In A Student's Introduction to English Grammar, Rodney Huddleston and Geoffrey Pullum pose the following problem:
Leaving aside interjections, the eight parts of speech (as defined by H and P) are nouns, verbs, adverbs, adjectives, prepositions, determinatives, coordinators, and subordinators. Is it possible to construct a sentence that contains one and only one of each of the following parts of speech?
As many of my students figured out, the key problem is the "subordinator" (traditionally, a "subordinating conjunction"): a sentence with a subordinator will necessarily have two verbs (one in the main clause, one in the subordinate clause).
I have come up with a sentence that contains two verbs and one of each of the other parts of speech:
But go slowly if the old dog wakes up.
Some people might argue that the coordinator "but" should not be at the start of a sentence like this, and the presence of a coordinator in a sentence does raise difficulties for the problem stated above, precisely because coordinators mostly coordinate two things with the same form (noun and noun, verb and verb, etc.). But a sentence-initial coordinator overcomes this difficulty, and, as Huddleston and Pullum argue in their book, there is no descriptive justification for the "rule" that says you cannot begin a sentence with a coordinator.
In class, though, I discussed a different problem: which parts of speech can appear in one-word sentences? I assumed that the answer is that only verbs can stand by themselves as sentences, and then only in the imperative form: Stop! But students made two other proposals that intrigued me:
This is not the verb "fire" but the noun: it's what you shout when there's a fire in a crowded theater (or what you don't shout when there isn't one).
At first, I wanted to say that "a sentence has to be a main clause with a finite verb in it, or it's not a sentence." But I was immediately suspicious of this: that's a conventional definition, but perhaps there's a more interesting definition that takes the two possibilities above into account.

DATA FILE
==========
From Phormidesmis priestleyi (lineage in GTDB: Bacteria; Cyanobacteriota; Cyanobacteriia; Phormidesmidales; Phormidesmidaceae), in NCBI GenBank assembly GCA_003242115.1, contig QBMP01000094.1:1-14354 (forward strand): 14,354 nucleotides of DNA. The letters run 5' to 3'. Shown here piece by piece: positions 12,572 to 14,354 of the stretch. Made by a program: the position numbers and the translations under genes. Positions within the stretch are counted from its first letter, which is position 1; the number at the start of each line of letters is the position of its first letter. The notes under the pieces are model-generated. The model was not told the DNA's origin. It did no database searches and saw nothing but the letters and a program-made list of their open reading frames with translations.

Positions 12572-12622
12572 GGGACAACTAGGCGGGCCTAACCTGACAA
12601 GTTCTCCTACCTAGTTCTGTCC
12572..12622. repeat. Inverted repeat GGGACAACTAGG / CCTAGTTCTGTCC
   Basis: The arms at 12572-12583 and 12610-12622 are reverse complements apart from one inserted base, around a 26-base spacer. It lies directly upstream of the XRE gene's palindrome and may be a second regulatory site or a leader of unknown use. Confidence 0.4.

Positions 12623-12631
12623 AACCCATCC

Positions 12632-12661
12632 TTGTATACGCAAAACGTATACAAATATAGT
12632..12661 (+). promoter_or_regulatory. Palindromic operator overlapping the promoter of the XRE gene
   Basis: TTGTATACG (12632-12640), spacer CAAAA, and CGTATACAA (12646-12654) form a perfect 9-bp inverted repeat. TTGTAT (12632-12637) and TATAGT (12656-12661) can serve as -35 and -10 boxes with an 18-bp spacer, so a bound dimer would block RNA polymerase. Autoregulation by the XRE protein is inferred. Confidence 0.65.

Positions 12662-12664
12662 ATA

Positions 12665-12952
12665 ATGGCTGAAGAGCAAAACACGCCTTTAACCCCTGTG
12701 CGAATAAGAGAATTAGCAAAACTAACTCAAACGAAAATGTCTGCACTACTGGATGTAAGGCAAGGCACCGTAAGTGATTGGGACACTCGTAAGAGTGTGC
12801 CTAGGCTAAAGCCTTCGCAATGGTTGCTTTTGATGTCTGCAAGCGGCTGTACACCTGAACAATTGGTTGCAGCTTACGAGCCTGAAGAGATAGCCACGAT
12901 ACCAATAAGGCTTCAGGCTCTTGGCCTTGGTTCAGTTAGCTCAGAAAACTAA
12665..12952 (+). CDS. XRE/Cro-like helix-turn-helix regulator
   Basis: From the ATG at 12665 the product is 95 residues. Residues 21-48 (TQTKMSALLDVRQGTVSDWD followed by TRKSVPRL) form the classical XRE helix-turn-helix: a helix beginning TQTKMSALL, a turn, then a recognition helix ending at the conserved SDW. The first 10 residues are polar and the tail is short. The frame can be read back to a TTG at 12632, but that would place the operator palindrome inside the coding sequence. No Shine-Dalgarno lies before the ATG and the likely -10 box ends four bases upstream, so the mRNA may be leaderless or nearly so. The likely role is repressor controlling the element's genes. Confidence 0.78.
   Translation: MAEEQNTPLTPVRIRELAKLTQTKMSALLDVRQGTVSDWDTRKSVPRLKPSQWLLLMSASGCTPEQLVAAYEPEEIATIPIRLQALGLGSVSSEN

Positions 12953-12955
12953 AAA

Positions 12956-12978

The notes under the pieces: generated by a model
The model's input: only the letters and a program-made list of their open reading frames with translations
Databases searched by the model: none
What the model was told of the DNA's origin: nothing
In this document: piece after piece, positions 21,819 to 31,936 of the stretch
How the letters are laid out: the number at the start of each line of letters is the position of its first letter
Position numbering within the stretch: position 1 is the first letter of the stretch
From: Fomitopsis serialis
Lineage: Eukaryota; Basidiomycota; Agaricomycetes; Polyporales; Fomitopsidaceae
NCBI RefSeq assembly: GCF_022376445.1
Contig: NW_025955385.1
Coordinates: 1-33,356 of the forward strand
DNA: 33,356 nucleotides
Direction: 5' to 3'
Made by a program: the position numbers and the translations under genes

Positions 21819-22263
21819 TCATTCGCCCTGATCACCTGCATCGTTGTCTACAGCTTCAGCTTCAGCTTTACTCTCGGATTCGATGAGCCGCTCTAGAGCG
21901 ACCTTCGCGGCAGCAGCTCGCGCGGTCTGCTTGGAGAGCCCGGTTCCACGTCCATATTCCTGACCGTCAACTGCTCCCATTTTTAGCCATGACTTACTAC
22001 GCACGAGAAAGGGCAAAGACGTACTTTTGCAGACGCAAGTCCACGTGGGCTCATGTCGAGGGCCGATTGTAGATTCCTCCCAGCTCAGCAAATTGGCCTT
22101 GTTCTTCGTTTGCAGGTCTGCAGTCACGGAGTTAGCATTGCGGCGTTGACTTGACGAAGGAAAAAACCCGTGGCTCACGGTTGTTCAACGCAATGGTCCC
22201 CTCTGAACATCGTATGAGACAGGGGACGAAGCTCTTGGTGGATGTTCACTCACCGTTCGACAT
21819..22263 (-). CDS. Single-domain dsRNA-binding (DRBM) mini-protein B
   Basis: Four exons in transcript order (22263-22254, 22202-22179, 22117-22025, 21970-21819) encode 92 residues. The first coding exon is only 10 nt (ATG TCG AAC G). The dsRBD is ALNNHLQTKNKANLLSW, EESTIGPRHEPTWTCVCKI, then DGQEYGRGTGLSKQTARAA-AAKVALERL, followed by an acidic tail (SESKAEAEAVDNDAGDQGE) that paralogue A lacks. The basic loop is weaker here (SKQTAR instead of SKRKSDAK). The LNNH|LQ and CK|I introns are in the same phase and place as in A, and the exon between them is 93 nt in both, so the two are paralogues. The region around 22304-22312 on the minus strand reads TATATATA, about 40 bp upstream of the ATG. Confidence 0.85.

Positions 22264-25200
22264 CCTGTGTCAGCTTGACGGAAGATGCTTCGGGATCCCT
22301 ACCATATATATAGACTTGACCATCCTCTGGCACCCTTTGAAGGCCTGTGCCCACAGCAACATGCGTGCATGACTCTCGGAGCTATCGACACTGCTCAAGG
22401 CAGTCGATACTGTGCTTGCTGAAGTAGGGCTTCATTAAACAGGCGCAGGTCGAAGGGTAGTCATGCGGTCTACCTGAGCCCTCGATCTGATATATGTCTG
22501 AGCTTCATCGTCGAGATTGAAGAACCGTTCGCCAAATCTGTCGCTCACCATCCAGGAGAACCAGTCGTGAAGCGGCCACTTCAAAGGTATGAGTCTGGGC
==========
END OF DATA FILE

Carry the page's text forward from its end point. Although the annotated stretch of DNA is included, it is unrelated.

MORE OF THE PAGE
I had hoped that Huddleston and Pullum's Cambridge Grammar of the English Language might help me on this score, but they make short shrift of the concept of "sentence" and instead focus their attention on the concept of "clause" (as is always the case with their unconventional moments, the discussion of the point is lively and fascinating).
So I turned where we all turn these days, to Wikipedia. The page is called Sentence (linguistics)
. The first definition there focuses on something that had crossed my mind: a sentence is a grammatical unit of one or more words that bears minimal syntactic relation to what comes before and after it. To me, that implies that "Fire!" in the above sense can be considered a sentence, because it can stand on its own without any other context, and it will still be understood. In contrast, "So?" might not be a sentence, as it cannot really be fully understood unless you know what it calls into question (that is, what preceded it). — But that argument is not very satisfying.
The second idea of the sentence provided on the Wikipedia page is that a sentence is anything that begins with a capital letter and ends with a period/full stop. This pretty much wipes out the whole issue of which parts of speech can be one-word sentences, because now anything can: